State prosecution reveals contradictions in Hirchson's testimonies to court, police
Former finance minister Abraham Hirchson's initial statement to the police directly contradicts what he said in court during two and a half days of testimony, the prosecution revealed at yesterday's session of Hirchson's ongoing embezzlement trial.
Hirchson had told the Tel Aviv District Court that the monthly cash payments of NIS 25,000 he received as chairman of the National Workers Organization were in lieu of contributions to his severance fund, under an arrangement made with the organization's chief financial officer, Gideon Ben-Tzur. But in his statement to the police, which the prosecutor read out in court yesterday, he said: "I never had any compensation arrangement with Gideon. The only compensation arrangement I had is what I received when I decided to quit my job at the organization. I never received cash, not under this or any other arrangement, and I don't know where the CEO got these things."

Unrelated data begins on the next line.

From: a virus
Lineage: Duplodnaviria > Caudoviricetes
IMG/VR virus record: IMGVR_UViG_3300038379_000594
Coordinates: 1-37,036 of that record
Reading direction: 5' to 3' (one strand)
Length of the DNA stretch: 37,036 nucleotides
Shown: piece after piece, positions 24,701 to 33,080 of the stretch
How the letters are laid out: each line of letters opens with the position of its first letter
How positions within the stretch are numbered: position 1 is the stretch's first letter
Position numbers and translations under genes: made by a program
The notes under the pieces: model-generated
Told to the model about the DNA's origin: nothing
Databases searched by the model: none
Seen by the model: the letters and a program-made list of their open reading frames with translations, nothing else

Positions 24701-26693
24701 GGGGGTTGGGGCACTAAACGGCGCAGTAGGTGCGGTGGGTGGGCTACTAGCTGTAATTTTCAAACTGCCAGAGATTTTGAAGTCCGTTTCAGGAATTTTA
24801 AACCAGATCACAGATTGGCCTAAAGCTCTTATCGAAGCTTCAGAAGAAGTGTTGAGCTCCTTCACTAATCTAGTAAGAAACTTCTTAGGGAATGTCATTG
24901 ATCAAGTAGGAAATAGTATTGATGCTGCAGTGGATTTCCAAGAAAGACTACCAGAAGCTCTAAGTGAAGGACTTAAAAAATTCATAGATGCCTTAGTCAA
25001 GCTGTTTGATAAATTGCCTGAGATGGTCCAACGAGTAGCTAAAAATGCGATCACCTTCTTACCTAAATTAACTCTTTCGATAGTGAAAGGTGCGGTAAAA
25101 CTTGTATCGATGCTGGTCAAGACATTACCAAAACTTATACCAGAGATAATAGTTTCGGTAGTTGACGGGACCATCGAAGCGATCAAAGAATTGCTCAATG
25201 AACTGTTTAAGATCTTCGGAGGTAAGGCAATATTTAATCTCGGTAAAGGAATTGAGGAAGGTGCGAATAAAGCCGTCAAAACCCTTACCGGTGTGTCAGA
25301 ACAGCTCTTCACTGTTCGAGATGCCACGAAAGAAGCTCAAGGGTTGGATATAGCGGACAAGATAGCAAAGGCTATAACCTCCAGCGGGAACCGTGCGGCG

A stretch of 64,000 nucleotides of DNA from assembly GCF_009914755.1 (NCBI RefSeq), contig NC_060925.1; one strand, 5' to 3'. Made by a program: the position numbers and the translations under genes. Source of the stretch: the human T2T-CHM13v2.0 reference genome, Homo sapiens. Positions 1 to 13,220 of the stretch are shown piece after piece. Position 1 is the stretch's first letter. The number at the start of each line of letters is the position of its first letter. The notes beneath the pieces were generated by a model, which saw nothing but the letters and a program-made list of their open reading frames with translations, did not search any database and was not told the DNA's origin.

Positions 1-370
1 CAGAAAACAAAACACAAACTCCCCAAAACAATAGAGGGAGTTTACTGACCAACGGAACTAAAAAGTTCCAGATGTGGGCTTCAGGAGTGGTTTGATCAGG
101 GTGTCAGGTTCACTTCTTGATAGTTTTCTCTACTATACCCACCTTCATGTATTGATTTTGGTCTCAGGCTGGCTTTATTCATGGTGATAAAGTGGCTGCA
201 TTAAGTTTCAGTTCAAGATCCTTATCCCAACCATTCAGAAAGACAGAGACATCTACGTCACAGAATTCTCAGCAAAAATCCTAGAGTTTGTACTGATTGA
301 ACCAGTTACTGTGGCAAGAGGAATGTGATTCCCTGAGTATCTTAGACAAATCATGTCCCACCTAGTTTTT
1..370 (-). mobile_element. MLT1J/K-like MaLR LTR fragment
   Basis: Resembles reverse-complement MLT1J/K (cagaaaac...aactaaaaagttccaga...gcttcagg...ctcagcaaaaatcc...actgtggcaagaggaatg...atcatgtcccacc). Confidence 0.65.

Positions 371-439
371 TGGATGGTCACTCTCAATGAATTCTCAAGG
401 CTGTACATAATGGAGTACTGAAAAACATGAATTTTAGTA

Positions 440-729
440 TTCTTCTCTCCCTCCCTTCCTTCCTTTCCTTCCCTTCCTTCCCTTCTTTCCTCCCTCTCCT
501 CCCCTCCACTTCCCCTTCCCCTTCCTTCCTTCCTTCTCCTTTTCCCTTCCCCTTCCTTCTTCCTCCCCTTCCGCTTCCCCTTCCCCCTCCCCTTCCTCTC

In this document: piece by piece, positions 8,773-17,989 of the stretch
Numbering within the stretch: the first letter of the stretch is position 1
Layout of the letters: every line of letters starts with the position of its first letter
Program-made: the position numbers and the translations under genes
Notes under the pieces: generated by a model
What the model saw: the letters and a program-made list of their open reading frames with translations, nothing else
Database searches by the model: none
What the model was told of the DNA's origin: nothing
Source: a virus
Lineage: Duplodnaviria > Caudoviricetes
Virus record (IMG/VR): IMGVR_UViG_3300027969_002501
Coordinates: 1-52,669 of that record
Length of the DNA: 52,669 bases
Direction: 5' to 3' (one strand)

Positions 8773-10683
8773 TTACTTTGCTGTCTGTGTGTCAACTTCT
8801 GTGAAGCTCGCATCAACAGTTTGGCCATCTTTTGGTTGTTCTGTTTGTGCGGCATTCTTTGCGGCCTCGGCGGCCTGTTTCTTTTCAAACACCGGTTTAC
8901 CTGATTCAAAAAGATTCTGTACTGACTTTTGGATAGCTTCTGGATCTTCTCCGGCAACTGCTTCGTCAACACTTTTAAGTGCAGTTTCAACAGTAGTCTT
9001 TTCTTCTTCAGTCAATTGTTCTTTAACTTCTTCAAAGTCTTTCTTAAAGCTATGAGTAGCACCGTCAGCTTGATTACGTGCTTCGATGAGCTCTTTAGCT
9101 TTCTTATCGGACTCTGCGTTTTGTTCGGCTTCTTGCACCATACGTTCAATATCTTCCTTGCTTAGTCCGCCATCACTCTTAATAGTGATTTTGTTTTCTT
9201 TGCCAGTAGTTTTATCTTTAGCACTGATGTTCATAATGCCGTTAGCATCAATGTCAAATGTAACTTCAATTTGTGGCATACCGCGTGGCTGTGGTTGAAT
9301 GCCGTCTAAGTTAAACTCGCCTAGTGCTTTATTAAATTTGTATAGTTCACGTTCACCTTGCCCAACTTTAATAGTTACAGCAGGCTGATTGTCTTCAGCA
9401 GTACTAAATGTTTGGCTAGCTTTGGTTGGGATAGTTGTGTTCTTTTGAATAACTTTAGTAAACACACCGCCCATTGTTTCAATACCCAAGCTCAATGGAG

The CEO, Yitzhak Russo, had told the police that the cash payments were part of a severance deal.
Hirchson later changed his story and admitted to receiving the money, but said it was in lieu of severance pay. He said he received NIS 600,000, but was actually owed much more.
He also said that he, Ben-Tzur and Ovadia Cohen, head of the organization's financial division, agreed on cash payments because he feared people would erroneously think he was receiving a salary rather than severance pay. Knesset members are forbidden to hold paying jobs in addition to their parliamentary work.
However, Cohen denies this story, and Ben-Tzur died before the indictment was filed.
"You have no problem lying, Mr. Hirchson," the prosecutor charged. "You've smeared everyone in order to save your own skin."
Hirchson responded that he initially lied because he was so afraid during the police interrogation.
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